Optical Character Recognition is the method to convert images into text seamlessly. The services expand both through document scanning and taking pictures. The prime contribution is seen in digitalization and easy processing of the data. Language models contribute here by correcting errors, recognizing unreadable texts through prediction, and offering a contextual understanding of incomprehensible information. It also normalizes the text and contributes by summarization, translation, and information extraction. 

Sentiment Analysis

Also known as opinion mining, sentiment analysis is concerned with the identification, extraction, and analysis of opinions, sentiments, attitudes, and emotions in the given data. NLP contributes to sentiment analysis through feature extraction, pre-trained embedding through BERT or GPT, sentiment classification, and domain adaptation. 

XLNet, based on the autoregressive pre-training method, has recently become the better sentiment analyzer. It overcomes the limitations of BERT NLP based on the same method and outperforms multiple of BERT’s tasks, including sentiment analysis. 

BERT NLP

BERT NLP, or Bidirectly Encoder Representations from Transformers Natural Language Processing, is a new language representation model created in 2018. It stands out from its counterparts due to the property of contextualizing from both the left and right sides of each layer. It also has the characteristic ease of fine-tuning through one additional output layer. It is capable of processing 11 NLP tasks, among other capabilities.  

The massive pre-training dataset further enhanced its capabilities. Overall, BERT NLP is considered to be conceptually simple and empirically powerful. Further, one of its key benefits is that there is no requirement for significant architecture changes for application to specific NLP tasks. 

Chatbots

One of the most used and important parts of current businesses nowadays, chatbots, is a live example of NLP. They are designed to carry out human-like conversations and comprise three main components: Natural Language Understanding, dialog management, and Natural Language Generation. BERT, XLNet, and ALBERT language models can assist in an exquisite chatbot experience.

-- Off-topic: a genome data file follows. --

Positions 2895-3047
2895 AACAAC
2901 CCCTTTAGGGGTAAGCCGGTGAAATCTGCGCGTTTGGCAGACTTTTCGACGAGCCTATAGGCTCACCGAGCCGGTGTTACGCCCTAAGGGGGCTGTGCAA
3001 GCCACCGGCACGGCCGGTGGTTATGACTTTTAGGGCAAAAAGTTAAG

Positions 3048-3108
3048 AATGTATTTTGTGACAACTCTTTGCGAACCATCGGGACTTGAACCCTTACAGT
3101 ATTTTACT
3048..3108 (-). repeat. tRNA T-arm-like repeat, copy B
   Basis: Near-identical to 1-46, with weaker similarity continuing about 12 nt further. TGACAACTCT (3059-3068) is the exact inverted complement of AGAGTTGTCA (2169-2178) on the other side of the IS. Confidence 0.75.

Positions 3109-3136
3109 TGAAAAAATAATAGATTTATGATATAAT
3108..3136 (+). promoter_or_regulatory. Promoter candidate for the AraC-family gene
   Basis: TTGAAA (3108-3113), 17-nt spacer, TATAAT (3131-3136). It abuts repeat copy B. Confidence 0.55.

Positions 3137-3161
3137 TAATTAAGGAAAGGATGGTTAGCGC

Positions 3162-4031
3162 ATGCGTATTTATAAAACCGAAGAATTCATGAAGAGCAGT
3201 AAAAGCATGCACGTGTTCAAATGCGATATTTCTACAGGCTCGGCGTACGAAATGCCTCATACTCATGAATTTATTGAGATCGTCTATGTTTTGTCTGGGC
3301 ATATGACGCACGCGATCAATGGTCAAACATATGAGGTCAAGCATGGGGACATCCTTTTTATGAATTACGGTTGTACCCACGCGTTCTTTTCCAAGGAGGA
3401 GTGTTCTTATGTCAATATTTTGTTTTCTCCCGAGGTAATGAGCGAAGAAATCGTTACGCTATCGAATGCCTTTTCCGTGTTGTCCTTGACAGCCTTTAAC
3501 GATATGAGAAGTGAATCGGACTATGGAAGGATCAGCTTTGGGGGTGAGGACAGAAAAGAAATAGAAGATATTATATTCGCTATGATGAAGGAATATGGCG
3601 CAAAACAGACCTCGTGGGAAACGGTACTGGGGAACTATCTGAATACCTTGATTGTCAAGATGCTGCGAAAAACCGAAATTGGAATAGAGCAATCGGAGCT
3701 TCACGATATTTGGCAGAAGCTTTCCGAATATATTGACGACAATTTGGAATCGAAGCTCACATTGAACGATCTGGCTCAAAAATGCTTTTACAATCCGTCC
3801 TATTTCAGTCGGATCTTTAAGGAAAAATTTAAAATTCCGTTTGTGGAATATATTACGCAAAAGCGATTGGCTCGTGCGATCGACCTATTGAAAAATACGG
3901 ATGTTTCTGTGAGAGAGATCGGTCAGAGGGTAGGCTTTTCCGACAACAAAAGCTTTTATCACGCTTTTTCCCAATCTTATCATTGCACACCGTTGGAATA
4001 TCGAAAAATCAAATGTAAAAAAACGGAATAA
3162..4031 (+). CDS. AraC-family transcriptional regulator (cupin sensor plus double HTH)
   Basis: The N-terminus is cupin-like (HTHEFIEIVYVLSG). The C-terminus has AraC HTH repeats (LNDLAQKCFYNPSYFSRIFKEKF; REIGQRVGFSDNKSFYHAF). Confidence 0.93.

Parsing

Parsing is another NLP task that analyzes syntactic structure of the sentence. Here, NLP understands the grammatical relationships and classifies the words on the grammatical basis, such as nouns, adjectives, clauses, and verbs. NLP contributes to parsing through tokenization and part-of-speech tagging (referred to as classification), provides formal grammatical rules and structures, and uses statistical models to improve parsing accuracy. 

Text Generation

It is the core task in NLP utilized in previously mentioned examples as well. The purpose is to generate coherent and contextually relevant text based on the input of varying emotions, sentiments, opinions, and types. The language model, generative adversarial networks, and sequence-to-sequence models are used for text generation

The applications, as stated, are seen in chatbots, machine translation, storytelling, content generation, summarization, and other tasks. NLP contributes to language understanding, while language models ensure probability modeling for perfect construction, fine-tuning, and adaptation. 

Text Summarization

It is the NLP function that enhances the readability of the data and increases productivity. By eliminating the requirement to read relatively larger texts, it is capable of summarization in small, easy-to-read, and comprehensible points. The text summarization is performed through two approaches: extractive and abstractive. 

While extractive summarization includes original text and phrases to form a summary, the abstractive approach ensures the same interpretation through newly constructed sentences. NLP techniques like named entity recognition, part-of-speech tagging, syntactic parsing, and tokenization contribute to the action. Further, Transformers are generally employed to understand text data patterns and relationships.